William MacAskill


William MacAskill (born William Crouch, 24 March 1987) is a Scottish philosopher, ethicist, and one of the originators of the effective altruism movement. He is Associate Professor in Philosophy at the University of Oxford, a researcher at the Global Priorities Institute at Oxford and Director of the Forethought Foundation for Global Priorities Research.

MacAskill is also the co-founder and president of 80,000 Hours, the co-founder and vice-president of Giving What We Can, and the co-founder of the Centre for Effective Altruism.

He is the author of the 2015 book Doing Good Better: Effective Altruism and a Radical New Way to Make a Difference.

Book Recommendations

The Power of Persuasion

by Robert V. Levine

So I’m really in favor of matter skills. Just these kind of general purpose skills that can improve your effectiveness in all areas of life. And just the ability to be convincing to sell ideas and to persuade other people is one of the most important of theseskills, I think. I like to think of myself as taking laziness and making it into a virtue because why do something when someone else could do it? If you can make that into a virtue, then suddenly, you find you have all these volunteers helping you with this thing you’re trying to create, and they turn into employees, and then they’re away doing the sort of stuff that you could have instead just been slogging away on yourself for years.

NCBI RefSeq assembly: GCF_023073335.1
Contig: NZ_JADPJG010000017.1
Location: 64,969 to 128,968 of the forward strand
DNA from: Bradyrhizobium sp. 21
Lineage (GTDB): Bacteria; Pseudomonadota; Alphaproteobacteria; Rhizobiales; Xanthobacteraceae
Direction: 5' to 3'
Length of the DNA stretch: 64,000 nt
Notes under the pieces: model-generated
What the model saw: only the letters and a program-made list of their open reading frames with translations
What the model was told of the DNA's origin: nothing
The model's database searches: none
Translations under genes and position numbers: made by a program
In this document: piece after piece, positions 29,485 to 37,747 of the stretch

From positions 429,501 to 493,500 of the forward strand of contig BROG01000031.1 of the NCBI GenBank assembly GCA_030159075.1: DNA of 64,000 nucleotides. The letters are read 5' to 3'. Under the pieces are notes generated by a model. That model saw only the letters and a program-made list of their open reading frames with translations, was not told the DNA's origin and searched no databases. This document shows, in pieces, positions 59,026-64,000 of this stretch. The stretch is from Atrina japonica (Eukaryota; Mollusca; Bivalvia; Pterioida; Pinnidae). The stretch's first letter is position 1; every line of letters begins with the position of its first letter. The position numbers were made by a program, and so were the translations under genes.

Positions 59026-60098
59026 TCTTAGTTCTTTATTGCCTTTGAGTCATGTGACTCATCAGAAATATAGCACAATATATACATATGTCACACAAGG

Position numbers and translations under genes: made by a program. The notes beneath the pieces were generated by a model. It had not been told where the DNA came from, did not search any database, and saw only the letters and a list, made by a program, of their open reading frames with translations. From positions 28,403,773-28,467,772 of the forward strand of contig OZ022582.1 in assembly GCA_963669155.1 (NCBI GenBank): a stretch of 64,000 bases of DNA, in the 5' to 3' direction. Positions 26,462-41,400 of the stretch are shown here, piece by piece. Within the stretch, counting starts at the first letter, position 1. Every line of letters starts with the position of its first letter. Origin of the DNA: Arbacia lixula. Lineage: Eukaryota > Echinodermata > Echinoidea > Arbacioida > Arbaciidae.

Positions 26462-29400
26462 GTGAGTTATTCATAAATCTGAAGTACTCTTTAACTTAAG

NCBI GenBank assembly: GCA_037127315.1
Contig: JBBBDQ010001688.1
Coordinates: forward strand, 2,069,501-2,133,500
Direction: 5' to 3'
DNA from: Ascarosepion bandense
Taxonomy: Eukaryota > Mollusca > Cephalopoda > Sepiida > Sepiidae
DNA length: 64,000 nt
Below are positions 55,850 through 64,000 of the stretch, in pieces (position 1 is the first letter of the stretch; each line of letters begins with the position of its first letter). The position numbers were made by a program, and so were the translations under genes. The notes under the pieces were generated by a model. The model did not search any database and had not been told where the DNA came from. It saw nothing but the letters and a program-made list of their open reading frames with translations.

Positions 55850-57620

William MacAskill, source
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by J. Mark G. Williams, Danny Penman

It’s kind of like this magic bullet technique that kind of science has just recently cottoned on to where, in effect, you train yourself to be more in control of your thoughts and emotions by realizing that the current thoughts and emotions are not you. They don’t define you. They’re propaganda, and it’s up to you to choose how you react to them. And our instinctive way, which is to fight with them, is actually counterproductive. Instead, you want offset them with warm and welcome kind of curiosity, almost. And then that means you have the ability to deal with them as you like. And that’s got the most evidence base in terms of–it basically seems to improve everything, but in particular, mood and self-control.

William MacAskill, source

Reasons and Persons

by Derek Parfit

Yeah. So we talked a bit about the Moral Philosophy. That was Peter Singer and Derek Parfit. So I’d definitely give them.

William MacAskill, source